Every day, the 61-year-old Schoffthaler looks over his looms, which produce roughly 45,000 square feet of rugs every year. But he’s never looked back. “As fate has it, you don’t always do what you had planned,” said Schoffthaler, who was raised on a dairy farm in Austria.

Schoffthaler’s customers, such as Cindy Ruckman of Mount Vernon, Ohio, keep coming back because things do go as planned. Ruckman boxes and ships her llama fleece to Schoffthaler and then sells the rugs.

“I tell him what sizes I want and tell him to have his designers have fun and make me pretty rugs, and I’ve never been disappointed,” Ruckman said in a telephone interview.

Ingrid’s, which opened in 1979, does business with about 150 alpaca and llama owners nationwide and in Canada who send their fleece to Schoffthaler, pay him to make it into rugs and then sell the rugs themselves. The business even weaves buffalo rugs for one client.

But Ingrid’s caters to walk-in customers as well, selling custom-ordered wool and mohair rugs in the store. The wool is imported from New Zealand, and the mohair comes from the vast West Texas region, the nation’s No. 1 mohair producer. According to the San Angelo-based Mohair Council of America, West Texas trails only Africa in worldwide mohair production.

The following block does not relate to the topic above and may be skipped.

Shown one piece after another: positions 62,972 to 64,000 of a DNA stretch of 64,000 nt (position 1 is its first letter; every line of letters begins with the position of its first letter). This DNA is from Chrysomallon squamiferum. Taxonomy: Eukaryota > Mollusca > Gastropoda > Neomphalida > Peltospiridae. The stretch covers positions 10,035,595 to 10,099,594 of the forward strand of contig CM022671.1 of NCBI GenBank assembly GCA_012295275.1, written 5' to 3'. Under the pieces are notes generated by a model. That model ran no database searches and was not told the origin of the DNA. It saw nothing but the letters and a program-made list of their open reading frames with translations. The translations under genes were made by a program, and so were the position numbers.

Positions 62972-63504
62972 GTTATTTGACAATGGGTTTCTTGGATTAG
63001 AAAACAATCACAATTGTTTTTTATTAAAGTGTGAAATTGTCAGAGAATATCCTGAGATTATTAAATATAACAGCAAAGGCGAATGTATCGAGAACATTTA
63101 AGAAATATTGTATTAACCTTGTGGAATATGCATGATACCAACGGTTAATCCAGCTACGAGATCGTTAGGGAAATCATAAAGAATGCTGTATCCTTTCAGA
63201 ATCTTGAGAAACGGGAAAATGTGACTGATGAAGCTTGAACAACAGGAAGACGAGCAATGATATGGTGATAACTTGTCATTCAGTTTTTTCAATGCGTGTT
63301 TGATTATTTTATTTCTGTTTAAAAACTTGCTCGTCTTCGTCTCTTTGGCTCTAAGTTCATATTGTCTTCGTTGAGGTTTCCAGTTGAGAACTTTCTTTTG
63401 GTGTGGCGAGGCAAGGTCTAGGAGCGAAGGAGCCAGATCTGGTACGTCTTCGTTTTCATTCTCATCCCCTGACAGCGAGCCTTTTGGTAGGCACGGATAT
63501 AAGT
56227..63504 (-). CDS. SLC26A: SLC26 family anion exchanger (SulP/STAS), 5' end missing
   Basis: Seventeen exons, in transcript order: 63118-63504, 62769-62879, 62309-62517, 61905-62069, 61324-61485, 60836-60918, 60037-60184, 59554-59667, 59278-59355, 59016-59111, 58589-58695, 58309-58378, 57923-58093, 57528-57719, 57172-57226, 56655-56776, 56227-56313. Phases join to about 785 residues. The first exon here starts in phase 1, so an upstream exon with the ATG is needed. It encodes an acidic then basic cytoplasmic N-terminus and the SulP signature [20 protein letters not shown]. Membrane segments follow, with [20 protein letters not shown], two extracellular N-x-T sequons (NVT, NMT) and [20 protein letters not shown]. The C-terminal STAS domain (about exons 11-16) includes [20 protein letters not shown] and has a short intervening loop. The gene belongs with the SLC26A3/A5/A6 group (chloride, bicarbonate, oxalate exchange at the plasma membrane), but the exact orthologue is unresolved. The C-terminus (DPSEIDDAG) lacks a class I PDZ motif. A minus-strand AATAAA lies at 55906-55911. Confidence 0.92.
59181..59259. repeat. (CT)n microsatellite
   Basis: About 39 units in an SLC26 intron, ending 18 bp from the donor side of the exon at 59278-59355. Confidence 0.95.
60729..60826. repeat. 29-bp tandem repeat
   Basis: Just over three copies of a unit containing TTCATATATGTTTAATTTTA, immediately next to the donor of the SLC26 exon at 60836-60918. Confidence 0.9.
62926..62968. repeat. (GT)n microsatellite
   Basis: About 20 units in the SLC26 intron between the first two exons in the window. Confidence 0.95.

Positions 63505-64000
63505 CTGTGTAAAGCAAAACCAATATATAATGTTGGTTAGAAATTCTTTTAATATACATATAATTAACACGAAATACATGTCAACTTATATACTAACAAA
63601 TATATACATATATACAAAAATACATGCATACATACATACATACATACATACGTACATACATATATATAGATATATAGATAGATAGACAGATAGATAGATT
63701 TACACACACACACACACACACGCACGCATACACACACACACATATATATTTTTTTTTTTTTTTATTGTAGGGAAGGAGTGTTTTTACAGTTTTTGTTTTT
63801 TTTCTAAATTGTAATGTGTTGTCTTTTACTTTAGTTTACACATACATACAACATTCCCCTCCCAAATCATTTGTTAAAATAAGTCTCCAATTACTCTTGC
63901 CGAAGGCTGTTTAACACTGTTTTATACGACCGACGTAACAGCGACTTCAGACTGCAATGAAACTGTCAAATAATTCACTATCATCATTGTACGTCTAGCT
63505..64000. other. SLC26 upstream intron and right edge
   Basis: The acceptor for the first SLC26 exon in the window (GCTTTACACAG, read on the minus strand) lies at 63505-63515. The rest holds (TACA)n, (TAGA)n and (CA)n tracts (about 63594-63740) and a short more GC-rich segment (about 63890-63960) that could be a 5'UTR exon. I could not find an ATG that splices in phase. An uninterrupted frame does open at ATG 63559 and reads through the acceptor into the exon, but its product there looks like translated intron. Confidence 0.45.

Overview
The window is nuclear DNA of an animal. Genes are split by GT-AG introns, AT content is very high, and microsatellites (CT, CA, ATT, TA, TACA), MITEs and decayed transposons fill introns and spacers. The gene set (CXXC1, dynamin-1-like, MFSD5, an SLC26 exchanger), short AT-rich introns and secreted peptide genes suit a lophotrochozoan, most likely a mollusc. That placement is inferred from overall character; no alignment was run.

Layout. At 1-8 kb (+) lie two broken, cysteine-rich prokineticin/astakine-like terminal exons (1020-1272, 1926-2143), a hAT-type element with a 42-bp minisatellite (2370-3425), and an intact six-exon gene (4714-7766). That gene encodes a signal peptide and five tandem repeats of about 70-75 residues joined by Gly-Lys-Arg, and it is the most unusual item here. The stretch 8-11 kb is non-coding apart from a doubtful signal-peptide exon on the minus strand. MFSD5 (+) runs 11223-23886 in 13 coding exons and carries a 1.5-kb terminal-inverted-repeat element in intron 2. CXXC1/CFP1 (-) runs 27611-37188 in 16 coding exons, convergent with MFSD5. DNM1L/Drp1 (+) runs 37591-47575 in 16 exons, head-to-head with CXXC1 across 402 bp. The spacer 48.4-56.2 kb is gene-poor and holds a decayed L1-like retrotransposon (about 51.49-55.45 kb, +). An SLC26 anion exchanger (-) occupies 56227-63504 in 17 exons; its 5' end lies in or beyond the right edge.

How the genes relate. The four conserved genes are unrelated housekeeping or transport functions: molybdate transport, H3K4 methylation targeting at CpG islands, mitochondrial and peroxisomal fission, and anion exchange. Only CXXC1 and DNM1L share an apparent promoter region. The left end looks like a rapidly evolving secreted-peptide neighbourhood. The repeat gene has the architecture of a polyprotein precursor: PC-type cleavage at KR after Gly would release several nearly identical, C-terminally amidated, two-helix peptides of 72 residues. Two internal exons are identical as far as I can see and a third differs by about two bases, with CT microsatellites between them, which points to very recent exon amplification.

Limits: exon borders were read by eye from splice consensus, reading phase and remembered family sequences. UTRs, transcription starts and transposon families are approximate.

Rugs come in various sizes—from 10 inches wide to 12 feet wide by any length—and are as colorful as buyers’ imaginations. Ingrid’s carries 76 colors of dyed wool and mohair, including periwinkle and garden green. Fleece from alpacas and llamas comes complete with its own natural palette of colors. For example, alpaca fleece can yield shades of white, brown, fawn and black and features silver gray and rose gray. Llamas produce white, dark mahogany, coffee brown, brown red and appaloosa colors, just to name a few.

The different colors of alpaca and llama fleece, most of which arrives in boxes, are blended per customers’ instructions and then thrown into a blower to eliminate dust and small particles. From there, the fleece goes into a spinning machine, which turns it into yarn. First, the fleece is carded, meaning its raw fibers are straightened and smoothed. Then it’s spun around something called a jute core, which gives it extra heaviness and durability and adds a stiffness and flatness to the rug. “Without that, we’d have a blanket,” Schoffthaler said.